Which is the best introduction to Kripkemodels for modal logics? I am a M.Sc in mathematics and know predicatlogic.

3$\begingroup$ The textbook on modal logic by Chagrov and Zakharyaschev, and the one by Blackburn, De Rijke, and Venema, contain a lot of introductory material on Kripke models, but neither is specifically focused on Kripke models. $\endgroup$ – Emil Jeřábek Sep 28 '16 at 9:08

$\begingroup$ You can see also an introductory exposition for Modal Logic into : James Garson, Modal Logic for Philosophers (2nd ed, 2013). $\endgroup$ – Mauro ALLEGRANZA Sep 29 '16 at 9:26

$\begingroup$ Reagrding Intuitionistic Logic, you can see ; Anne Troelstra & Dirk van Dalen, Constructivism in mathematics : An Introduction. Volume 1 (1988). $\endgroup$ – Mauro ALLEGRANZA Sep 29 '16 at 9:30

$\begingroup$ May also be useful : John Burgess, Philosophical logic (2009). $\endgroup$ – Mauro ALLEGRANZA Sep 29 '16 at 9:36

$\begingroup$ Maybe also Appendix A: Models of John Burgess, Kripke (2012). $\endgroup$ – Mauro ALLEGRANZA Sep 29 '16 at 9:41
Brian F. Chellas: Modal Logic: An Introduction, 1980.
Starts very basic but covers in detail the beautiful completeness theorem proofs for the basic systems like $S5$, $S4$, $K$.
I can't say that this is the 'best' introduction to Kripke models (as 'best' is always a relative term), but John P. Burgess's survey article "Kripke Models" presumes only knowledge of propositional and predicate logic. It can be found in Alan Berger (ed.), Saul Kripke, Cambridge University Press (2011), or on the Web at www.gauss.ececs.uc.edu/Courses/c626/reports.Kripke1.pdf . It covers most basic applications of Kripke models to modal logic adequately except for the application of Kripke models to forcing. A nice introduction to that topic might be the references in the comments and answer to the mathoverflow question, "Forcing is Intuitionistic". Also the Wikipedia entry, "Kripke Semantics".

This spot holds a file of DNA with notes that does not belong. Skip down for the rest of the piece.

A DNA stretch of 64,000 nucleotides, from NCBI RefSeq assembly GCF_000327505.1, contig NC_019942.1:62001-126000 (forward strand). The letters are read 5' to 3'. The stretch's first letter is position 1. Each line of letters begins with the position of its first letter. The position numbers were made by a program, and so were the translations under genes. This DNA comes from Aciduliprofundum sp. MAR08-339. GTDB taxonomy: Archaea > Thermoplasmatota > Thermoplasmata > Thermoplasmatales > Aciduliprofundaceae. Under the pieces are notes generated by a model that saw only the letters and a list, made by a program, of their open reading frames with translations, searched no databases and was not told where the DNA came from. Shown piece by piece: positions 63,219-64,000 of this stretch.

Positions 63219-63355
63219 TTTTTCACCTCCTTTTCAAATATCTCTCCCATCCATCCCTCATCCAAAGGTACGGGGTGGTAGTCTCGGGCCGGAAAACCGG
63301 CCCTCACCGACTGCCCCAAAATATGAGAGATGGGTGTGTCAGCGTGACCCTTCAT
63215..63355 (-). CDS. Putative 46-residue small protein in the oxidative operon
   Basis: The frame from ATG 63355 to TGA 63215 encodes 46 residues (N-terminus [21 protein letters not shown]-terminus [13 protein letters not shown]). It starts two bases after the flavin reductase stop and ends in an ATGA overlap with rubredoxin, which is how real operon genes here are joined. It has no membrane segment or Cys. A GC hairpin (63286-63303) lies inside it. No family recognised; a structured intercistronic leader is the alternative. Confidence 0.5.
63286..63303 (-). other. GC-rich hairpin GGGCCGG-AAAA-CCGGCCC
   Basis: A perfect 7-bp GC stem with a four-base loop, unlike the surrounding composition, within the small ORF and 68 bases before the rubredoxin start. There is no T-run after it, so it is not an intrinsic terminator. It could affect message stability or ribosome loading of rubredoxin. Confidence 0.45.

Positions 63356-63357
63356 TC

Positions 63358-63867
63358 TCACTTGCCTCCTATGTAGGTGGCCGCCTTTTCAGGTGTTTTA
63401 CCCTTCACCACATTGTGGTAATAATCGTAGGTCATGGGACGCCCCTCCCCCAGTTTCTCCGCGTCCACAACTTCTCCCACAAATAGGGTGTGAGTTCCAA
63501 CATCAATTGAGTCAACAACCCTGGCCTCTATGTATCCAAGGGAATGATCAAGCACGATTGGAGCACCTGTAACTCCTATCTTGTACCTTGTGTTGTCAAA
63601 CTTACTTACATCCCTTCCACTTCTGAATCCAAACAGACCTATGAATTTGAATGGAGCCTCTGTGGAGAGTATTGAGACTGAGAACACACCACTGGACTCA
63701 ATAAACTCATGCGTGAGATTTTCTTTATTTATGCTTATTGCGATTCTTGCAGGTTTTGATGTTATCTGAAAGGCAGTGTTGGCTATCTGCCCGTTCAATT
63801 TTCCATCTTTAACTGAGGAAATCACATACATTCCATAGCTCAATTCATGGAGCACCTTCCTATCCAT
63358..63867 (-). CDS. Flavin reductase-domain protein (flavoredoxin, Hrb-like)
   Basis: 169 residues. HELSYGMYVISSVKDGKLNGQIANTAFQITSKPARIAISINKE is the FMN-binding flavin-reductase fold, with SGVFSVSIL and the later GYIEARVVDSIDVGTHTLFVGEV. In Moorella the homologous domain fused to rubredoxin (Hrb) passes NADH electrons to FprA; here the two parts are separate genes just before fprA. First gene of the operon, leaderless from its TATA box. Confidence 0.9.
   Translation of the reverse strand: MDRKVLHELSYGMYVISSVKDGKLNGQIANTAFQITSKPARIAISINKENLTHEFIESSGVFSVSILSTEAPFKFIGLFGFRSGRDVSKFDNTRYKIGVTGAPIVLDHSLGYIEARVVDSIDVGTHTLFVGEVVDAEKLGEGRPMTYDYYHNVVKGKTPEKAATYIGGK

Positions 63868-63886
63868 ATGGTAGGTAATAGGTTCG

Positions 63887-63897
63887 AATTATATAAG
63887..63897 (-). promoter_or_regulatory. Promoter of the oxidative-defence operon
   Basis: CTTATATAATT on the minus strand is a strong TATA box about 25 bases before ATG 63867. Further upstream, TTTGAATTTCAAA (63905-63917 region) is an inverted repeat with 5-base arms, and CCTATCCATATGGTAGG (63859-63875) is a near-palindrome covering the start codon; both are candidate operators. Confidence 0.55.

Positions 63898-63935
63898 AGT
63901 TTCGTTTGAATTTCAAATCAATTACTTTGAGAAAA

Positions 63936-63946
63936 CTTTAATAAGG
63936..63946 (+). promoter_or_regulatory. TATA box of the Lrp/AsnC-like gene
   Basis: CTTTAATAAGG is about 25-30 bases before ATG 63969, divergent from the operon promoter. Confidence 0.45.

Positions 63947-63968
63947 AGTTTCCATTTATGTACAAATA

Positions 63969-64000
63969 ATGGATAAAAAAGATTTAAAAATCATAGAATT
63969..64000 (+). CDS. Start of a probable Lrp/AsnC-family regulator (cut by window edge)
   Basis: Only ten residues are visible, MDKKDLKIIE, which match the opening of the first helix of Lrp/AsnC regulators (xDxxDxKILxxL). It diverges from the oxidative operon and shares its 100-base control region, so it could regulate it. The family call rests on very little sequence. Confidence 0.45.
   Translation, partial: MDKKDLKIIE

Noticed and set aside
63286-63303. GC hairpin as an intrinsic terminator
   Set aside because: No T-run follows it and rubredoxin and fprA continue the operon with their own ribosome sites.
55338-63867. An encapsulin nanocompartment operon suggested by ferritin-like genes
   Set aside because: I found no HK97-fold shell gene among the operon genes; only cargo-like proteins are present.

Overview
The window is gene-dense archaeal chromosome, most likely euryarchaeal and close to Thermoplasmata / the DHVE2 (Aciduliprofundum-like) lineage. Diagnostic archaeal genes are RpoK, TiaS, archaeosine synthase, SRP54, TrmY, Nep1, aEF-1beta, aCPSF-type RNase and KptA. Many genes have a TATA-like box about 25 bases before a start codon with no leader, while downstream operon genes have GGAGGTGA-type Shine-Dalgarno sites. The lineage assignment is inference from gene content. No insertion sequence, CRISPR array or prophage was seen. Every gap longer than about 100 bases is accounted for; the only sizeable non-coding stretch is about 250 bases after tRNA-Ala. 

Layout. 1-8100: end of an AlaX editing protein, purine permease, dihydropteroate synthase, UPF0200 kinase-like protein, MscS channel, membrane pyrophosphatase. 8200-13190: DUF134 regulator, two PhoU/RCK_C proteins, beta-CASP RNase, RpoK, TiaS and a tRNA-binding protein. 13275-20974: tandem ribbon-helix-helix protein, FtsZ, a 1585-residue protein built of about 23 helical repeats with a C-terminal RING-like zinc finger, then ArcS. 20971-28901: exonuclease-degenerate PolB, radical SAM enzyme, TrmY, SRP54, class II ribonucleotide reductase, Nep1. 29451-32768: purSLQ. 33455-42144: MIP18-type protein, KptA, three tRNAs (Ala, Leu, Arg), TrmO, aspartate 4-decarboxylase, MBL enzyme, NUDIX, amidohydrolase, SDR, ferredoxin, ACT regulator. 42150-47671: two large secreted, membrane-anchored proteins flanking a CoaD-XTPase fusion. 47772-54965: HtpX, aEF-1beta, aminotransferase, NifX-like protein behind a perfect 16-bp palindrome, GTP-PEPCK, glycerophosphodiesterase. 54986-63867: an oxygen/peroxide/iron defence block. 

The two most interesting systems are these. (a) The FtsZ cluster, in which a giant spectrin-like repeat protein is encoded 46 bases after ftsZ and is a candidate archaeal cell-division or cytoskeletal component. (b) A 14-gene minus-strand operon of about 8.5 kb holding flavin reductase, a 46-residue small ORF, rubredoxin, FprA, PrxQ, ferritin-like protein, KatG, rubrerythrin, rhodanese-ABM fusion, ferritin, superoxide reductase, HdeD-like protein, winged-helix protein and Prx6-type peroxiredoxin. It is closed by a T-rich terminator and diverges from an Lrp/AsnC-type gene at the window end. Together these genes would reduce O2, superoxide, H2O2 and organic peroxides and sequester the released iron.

$\begingroup$ Thank you for this reference, (the link worked fine) which seems to be to the point for me. $\endgroup$ – Anders Göransson Sep 29 '16 at 8:34

$\begingroup$ @AndersGöransson: Glad you found this reference helpful. The complete article is at www.gauss.ececs.uc.edu/.... , as referenced above. $\endgroup$ – Thomas Benjamin Sep 29 '16 at 11:39

$\begingroup$ I got the article downloaded straight away from the link you provided. It seems to cover all that I hoped for. $\endgroup$ – Anders Göransson Sep 30 '16 at 8:14